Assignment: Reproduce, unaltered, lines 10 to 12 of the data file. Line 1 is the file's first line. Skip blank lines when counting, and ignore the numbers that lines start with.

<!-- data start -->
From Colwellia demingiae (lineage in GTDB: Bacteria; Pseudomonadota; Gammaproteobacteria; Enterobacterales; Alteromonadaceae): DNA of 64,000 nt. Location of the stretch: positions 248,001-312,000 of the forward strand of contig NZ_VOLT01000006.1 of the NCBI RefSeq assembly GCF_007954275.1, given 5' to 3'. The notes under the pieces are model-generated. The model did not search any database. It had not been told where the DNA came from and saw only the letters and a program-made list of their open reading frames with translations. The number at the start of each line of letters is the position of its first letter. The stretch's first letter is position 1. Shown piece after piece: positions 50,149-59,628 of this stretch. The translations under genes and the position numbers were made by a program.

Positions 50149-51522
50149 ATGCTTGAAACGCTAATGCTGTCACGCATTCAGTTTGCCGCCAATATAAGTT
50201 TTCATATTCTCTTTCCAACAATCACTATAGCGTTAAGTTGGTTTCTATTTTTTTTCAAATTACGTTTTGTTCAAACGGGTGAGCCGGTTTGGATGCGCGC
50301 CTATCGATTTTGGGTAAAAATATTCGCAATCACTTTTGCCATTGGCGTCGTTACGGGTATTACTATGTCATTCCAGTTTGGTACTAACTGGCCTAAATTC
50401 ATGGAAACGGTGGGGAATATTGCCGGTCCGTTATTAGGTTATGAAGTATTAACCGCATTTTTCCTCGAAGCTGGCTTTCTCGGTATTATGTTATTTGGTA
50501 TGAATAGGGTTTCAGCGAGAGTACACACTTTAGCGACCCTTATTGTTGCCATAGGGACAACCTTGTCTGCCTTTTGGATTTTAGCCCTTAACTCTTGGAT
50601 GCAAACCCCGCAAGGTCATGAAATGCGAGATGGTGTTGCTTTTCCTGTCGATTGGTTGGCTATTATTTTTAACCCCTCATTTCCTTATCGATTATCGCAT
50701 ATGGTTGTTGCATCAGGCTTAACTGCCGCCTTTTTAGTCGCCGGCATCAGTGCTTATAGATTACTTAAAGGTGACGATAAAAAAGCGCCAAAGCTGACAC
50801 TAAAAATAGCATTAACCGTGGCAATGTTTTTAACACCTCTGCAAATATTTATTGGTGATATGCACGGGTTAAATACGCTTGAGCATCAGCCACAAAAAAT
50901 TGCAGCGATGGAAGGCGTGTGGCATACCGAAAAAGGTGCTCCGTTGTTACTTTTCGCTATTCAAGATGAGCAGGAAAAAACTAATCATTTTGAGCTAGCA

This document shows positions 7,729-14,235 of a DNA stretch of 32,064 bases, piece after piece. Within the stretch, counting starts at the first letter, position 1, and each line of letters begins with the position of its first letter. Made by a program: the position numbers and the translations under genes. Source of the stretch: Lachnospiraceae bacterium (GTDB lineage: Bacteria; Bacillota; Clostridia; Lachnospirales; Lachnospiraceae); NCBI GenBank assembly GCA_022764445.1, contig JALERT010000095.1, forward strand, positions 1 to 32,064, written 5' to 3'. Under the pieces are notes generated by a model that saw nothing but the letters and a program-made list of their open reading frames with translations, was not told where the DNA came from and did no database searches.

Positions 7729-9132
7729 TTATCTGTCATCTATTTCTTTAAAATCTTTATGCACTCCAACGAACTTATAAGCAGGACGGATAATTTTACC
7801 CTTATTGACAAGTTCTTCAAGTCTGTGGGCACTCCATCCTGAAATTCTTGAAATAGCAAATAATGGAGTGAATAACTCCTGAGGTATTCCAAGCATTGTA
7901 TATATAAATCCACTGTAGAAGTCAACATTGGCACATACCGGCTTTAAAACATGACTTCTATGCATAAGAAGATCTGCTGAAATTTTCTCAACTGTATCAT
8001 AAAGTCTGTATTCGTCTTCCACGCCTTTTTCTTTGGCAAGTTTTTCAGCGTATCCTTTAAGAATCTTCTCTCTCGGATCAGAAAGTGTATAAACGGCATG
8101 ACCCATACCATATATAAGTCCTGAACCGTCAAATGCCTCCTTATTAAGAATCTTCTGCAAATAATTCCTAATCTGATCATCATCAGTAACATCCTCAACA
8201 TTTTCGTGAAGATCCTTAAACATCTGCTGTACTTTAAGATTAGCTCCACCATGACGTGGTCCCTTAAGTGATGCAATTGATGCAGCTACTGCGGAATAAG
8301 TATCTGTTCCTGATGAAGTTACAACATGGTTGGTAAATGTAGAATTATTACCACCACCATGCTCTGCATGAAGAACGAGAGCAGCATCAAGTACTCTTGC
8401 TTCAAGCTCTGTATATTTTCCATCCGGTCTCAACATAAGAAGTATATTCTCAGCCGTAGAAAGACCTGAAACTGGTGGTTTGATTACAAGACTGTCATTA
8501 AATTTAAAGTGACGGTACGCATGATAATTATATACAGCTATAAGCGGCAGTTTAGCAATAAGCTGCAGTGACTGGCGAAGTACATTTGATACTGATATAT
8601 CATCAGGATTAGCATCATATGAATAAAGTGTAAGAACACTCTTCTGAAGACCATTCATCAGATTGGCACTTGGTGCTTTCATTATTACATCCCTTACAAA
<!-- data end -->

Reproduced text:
50801 TAAAAATAGCATTAACCGTGGCAATGTTTTTAACACCTCTGCAAATATTTATTGGTGATATGCACGGGTTAAATACGCTTGAGCATCAGCCACAAAAAAT
50901 TGCAGCGATGGAAGGCGTGTGGCATACCGAAAAAGGTGCTCCGTTGTTACTTTTCGCTATTCAAGATGAGCAGGAAAAAACTAATCATTTTGAGCTAGCA

This document shows positions 7,729-14,235 of a DNA stretch of 32,064 bases, piece after piece. Within the stretch, counting starts at the first letter, position 1, and each line of letters begins with the position of its first letter. Made by a program: the position numbers and the translations under genes. Source of the stretch: Lachnospiraceae bacterium (GTDB lineage: Bacteria; Bacillota; Clostridia; Lachnospirales; Lachnospiraceae); NCBI GenBank assembly GCA_022764445.1, contig JALERT010000095.1, forward strand, positions 1 to 32,064, written 5' to 3'. Under the pieces are notes generated by a model that saw nothing but the letters and a program-made list of their open reading frames with translations, was not told where the DNA came from and did no database searches.